Iran’s role in Yemen… Weapons flow to the Houthis, warning of “serious consequences”

The Iranian role in Yemen remains a source of concern for the international community, because Tehran supplies the Houthis with weapons, which the militias use to strike neighboring countries, especially Saudi Arabia, which poses a threat to the security of the region.

A report issued by a committee of experts at the United Nations reveals that Iran is still sending weapons and missiles to support the Houthis in Yemen, which is witnessing a civil war that has torn the country apart.

The report warned of the continuing deterioration of the situation in Yemen, which will have “dire” consequences for the Yemenis, according to “Fox News”.

Evidence from the Committee of Experts who submitted their report to the Security Council showed that individuals and parties from within Iran are involved in sending weapons to the Houthis, which is considered a violation of United Nations resolutions.

Evidence obtained by the Committee of Experts includes anti-tank guided missiles, launchers, and other weapons with markings made in Iran.

Washington had imposed during the administration of former President Donald Trump sanctions on the Houthis and considered them a “terrorist organization” because of the support they get from Iran.

The administration of the US President, Joe Biden, took a different approach in dealing with this file, as some of the sanctions related to this classification were suspended until February 26.

The United Nations has called on Washington to reconsider the classification of the Houthis as a terrorist organization, especially since this matter may harm aid and food delivery.

The United Nations report indicates that all parties in Yemen violate human rights and international law, as the escalation in the fighting continues, affecting civilians, not to mention the continued attacking civilian targets in Saudi Arabia with missiles.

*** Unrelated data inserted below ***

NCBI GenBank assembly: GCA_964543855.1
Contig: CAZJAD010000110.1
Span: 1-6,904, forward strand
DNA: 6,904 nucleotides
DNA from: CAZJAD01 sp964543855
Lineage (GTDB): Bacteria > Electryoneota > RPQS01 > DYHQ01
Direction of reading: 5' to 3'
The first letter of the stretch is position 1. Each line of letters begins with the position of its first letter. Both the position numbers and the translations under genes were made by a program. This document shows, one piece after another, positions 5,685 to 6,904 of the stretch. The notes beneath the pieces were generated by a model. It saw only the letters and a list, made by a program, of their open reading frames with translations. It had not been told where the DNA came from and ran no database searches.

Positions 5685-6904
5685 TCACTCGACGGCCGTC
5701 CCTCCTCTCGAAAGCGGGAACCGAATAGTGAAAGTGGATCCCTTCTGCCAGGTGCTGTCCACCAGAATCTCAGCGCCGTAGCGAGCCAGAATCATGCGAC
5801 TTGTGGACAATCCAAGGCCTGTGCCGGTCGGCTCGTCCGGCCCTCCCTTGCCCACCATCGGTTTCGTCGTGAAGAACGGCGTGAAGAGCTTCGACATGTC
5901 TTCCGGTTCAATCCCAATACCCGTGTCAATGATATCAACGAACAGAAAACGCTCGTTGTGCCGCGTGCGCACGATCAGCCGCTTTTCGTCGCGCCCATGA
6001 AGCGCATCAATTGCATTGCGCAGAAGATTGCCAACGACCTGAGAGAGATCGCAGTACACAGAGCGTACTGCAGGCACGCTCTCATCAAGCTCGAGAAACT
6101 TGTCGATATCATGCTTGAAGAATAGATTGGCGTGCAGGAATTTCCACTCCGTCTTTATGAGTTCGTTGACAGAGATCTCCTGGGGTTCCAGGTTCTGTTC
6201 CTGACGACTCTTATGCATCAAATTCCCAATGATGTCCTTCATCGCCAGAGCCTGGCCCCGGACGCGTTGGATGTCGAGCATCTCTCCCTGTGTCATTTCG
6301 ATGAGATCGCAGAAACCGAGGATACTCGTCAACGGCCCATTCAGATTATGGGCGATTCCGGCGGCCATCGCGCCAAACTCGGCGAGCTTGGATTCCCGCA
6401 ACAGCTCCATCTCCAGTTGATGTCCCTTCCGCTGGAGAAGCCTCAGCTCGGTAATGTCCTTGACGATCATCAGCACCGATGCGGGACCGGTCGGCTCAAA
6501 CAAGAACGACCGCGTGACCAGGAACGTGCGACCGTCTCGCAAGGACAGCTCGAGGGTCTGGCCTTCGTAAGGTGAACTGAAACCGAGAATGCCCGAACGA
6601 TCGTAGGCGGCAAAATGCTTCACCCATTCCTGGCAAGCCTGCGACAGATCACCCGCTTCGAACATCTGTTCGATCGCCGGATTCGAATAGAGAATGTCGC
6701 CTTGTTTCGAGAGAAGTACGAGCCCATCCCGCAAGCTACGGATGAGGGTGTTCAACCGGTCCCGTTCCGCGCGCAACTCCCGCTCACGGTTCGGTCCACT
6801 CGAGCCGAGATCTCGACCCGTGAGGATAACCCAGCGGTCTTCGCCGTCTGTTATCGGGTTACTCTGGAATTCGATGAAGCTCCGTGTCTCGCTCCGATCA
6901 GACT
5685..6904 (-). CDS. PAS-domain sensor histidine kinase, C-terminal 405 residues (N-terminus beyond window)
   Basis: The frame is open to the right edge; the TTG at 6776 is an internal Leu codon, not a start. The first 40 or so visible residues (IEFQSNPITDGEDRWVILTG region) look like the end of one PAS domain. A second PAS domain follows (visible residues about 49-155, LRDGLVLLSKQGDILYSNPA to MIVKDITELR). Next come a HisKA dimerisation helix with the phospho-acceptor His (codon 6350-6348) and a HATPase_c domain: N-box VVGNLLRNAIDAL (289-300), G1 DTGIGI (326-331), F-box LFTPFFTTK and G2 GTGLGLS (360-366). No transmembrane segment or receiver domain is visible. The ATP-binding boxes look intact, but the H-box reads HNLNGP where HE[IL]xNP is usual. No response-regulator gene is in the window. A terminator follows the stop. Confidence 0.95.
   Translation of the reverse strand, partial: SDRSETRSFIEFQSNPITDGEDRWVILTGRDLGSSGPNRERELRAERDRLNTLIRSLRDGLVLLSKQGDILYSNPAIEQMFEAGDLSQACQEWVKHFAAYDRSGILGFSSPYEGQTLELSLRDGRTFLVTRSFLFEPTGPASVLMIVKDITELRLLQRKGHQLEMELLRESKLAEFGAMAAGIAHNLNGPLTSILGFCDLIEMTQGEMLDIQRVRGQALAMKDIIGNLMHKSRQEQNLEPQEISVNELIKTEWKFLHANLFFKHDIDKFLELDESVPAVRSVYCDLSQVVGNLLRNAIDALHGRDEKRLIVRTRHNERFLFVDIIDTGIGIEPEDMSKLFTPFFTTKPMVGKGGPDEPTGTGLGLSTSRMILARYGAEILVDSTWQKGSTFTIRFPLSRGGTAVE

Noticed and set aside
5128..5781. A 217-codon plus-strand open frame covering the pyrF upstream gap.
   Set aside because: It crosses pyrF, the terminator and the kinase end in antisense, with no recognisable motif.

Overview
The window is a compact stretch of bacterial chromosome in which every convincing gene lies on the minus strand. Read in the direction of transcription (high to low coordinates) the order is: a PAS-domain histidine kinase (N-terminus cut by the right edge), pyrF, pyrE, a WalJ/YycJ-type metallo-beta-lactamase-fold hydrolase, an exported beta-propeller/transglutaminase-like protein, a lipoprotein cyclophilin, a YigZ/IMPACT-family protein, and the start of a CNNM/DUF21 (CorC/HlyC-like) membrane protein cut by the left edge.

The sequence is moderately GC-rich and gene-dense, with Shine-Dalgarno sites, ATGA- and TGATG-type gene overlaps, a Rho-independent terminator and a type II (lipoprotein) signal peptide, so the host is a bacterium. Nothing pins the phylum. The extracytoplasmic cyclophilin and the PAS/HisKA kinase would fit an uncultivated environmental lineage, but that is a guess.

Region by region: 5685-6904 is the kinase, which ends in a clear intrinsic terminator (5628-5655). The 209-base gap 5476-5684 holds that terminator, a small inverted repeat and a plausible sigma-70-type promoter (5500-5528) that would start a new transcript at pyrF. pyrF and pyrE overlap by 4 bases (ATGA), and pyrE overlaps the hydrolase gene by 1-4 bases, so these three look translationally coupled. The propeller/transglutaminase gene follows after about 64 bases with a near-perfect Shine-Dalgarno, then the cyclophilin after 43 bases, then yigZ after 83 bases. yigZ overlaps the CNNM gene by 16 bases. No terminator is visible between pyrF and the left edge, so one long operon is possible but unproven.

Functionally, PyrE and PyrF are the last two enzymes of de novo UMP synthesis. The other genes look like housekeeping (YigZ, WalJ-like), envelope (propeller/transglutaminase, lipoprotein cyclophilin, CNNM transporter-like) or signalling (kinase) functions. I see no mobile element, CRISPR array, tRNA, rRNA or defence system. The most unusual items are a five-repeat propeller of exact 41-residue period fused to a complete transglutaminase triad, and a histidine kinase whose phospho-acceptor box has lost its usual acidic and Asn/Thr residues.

According to a report published by the Associated Press, wich sheds light on issues related to corruption and money laundering with the participation of the Yemeni government, as the Central Bank of Yemen denies these allegations despite accusations of transferring more than 400 million dollars illegally.

Arms sales

Regarding developments in the US position, US Secretary of State Anthony Blinken announced that Washington would suspend “ongoing” arms sales to Saudi Arabia and the UAE until they were “re-audited” to ensure that they achieve their “strategic goals”.

With the support of Abu Dhabi, Riyadh, is leading a military alliance with the Yemeni government in the conflict between her and the Iranian-backed Houthi rebels, who have gained control of Sanaa and large areas of Yemen.

Blinken pledged in his early statements to “end” US support for this coalition, which is accused of making many serious mistakes against Yemeni civilians. This alliance, he said, “contributed to what is often considered the worst humanitarian crisis in the world today.”

At the same time, he stressed a “very urgent” review of the decision to include the Houthis on the US lists of “terrorist organizations”, which faced criticism from all sides because they threatens to impede the delivery of humanitarian aid to large areas controlled by the rebels.

The US decision to freeze arms sales to Saudi Arabia and the UAE has led to renewed calls to the United Kingdom, the second largest arms supplier to Riyadh, to reassess their own policy, according to the British newspaper, ”The Guardian”.

British government officials said there were no plans to review the sales, but the Biden administration’s suspicions about Saudi Arabia’s use of weapons in the six-year-old war in Yemen “require some changes from the Foreign Office to avoid what might appear diplomatic isolation”.

There may also be repercussions for the British arms companies “inevitable”. After presenting evidence to parliament’s arms export control committee last month, experts said the US moves would have an indirect impact, especially with regard to British equipment and US “licensing procedures”.

So far, the war in Yemen has killed 112,000 people, while the United Nations estimates that about 14 million Yemenis face food insecurity.

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